Automotive Engineering International 2000-10-01

Automotive Engineering International 2000-10-01
  • Speed is king
    Motorsports offers automakers a fast way to develop new technologies and quick-thinking engineers. This article explores how DaimlerChrysler, Ford, and General Motors approach motorsports as an engineering tool.
  • Electronics: changing the shape of the automobile
    The decisions made by the automotive industry the next few years will forever change the shape of the automobile. The electronic technologies to improve fuel economy, increase passenger safety, lower emissions, and improve reliability are evolving quickly, but because of their cost the exact timeframe for their implementation is undecided.
  • Chevrolet Corvette
    The Z06 is the big news for 2001, the new model having a high-output 5.7-L LS6 V8 developed by GM Powertrain.
  • Innovation meets the mid-size segment
    The 2001 Chrysler Sebring and Dodge Stratus offer more power, enhanced NVH characteristics, and improved safety.
  • Third-generation M3
    The all-new high-performance M3 coupe debuts in North America.
  • The Mercedes-Benz C-Class
    Developed in less than four years and at less than $600 million, the all-new C-Class incorporates $1800 worth of improvements as standard.
  • Porsche 911 Turbo
    Longer-lasting and better-performing, a new ceramic composite brake provides more "stop" to a car that is all about "go."
  • Mitsubishi's new Spyder
    A new convertible top and several structural enhancements are added to the 2001 model.
  • Separated at birth
    Though developed from the same component set, the Pontiac Aztek and Buick Rendezvous have their own unique personalities.
  • Cruising technology
    Is Chrysler's PT Cruiser a hot rod? A car? Or even maybe a truck? What is not subject to debate are the new technologies developed by engineers to improve the vehicle performance, ride, and safety.
  • The Volvo S60
    Based on Volvo's new P2 platform, which spawned the S80 and the new V70 series, the S60 was engineered to create a nimble, quick, and distinctively Scandinavian performance-based sedan.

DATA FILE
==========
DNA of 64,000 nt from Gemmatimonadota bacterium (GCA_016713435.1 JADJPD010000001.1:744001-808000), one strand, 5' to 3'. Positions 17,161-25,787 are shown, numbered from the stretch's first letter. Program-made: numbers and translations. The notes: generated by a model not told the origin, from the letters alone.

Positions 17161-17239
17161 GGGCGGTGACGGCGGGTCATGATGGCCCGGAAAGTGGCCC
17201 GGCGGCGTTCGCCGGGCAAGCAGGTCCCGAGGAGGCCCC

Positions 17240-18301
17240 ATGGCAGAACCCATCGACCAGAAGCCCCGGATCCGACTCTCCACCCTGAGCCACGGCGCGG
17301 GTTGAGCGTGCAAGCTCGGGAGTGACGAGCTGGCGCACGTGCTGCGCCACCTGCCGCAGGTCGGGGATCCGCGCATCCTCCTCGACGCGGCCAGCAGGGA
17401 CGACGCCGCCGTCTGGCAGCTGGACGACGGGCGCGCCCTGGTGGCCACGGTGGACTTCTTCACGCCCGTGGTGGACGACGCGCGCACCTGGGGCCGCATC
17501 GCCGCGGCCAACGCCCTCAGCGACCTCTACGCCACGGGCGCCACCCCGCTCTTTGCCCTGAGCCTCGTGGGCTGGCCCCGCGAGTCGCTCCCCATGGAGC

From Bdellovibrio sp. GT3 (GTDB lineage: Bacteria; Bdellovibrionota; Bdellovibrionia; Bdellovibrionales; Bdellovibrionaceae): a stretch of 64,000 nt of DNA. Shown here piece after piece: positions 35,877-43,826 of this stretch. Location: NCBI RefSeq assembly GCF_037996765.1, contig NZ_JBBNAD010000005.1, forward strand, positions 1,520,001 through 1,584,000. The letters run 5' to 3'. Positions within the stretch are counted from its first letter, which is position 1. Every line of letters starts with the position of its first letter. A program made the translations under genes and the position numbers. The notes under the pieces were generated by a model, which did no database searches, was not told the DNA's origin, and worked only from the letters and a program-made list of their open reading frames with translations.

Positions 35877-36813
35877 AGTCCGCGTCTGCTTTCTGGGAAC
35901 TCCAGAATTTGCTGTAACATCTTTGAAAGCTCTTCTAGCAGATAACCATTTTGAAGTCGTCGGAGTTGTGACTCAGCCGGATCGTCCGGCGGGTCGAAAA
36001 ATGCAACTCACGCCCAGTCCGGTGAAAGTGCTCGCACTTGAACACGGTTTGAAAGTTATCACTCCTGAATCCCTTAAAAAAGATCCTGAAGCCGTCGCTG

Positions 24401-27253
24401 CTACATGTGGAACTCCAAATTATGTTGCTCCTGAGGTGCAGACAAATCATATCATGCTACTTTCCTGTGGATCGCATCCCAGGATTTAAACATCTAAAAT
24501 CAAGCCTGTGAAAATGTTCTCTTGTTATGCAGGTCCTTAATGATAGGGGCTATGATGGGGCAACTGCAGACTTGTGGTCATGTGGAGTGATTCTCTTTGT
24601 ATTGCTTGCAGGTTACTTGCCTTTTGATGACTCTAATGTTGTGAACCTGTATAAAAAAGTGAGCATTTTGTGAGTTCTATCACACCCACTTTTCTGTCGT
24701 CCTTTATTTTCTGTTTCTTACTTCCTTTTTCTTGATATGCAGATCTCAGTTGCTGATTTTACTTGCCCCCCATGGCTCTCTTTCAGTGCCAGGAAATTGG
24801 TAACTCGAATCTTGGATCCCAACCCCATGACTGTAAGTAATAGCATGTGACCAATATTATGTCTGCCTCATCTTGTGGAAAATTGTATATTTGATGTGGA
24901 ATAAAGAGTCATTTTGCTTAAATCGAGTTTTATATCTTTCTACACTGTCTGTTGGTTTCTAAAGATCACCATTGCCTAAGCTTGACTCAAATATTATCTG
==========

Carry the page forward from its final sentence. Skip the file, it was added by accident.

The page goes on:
• Improving minivan design
    Engineers further improve 2001 model Chrysler and Dodge minivans with safety and NVH enhancements.
  • Supplier technology 2001
    As automakers outsource more portions of the vehicle, suppliers are taking on more responsibility for developing increasingly complex systems. The following are some of the many supplier contributions to the latest passenger cars and minivans.
  • Convergence 2000: an electronics showcase
    More than 150 companies involved in automotive electronics will showcase their latest products and capabilities during the Oct. 16-18 conference in Detroit.
  • Semiconductors and 42-V power supplies
    Increases in future automobile voltages will directly and indirectly affect semiconductor devices in every automotive electronic system.
  • The future of automotive electronics
    Global trends, market considerations, and engineering developments are combined to create Delphi Delco Electronics' product vision.
  • Safer Internet access in cars
    Siemens researchers believe that voice-browsing technology can be a safe and cost-effective solution for offering e-mail and Web content in vehicles.
  • Quieter diesels with greater torque and less emissions
    Common-rail injection equipment flexibility gives Delphi Diesel Systems development engineers latitude in critical engine-system designs.
  • Heavy-truck engineering
    Freightliner engineering VP says the appearance and function of heavy trucks belie their technological sophistication.
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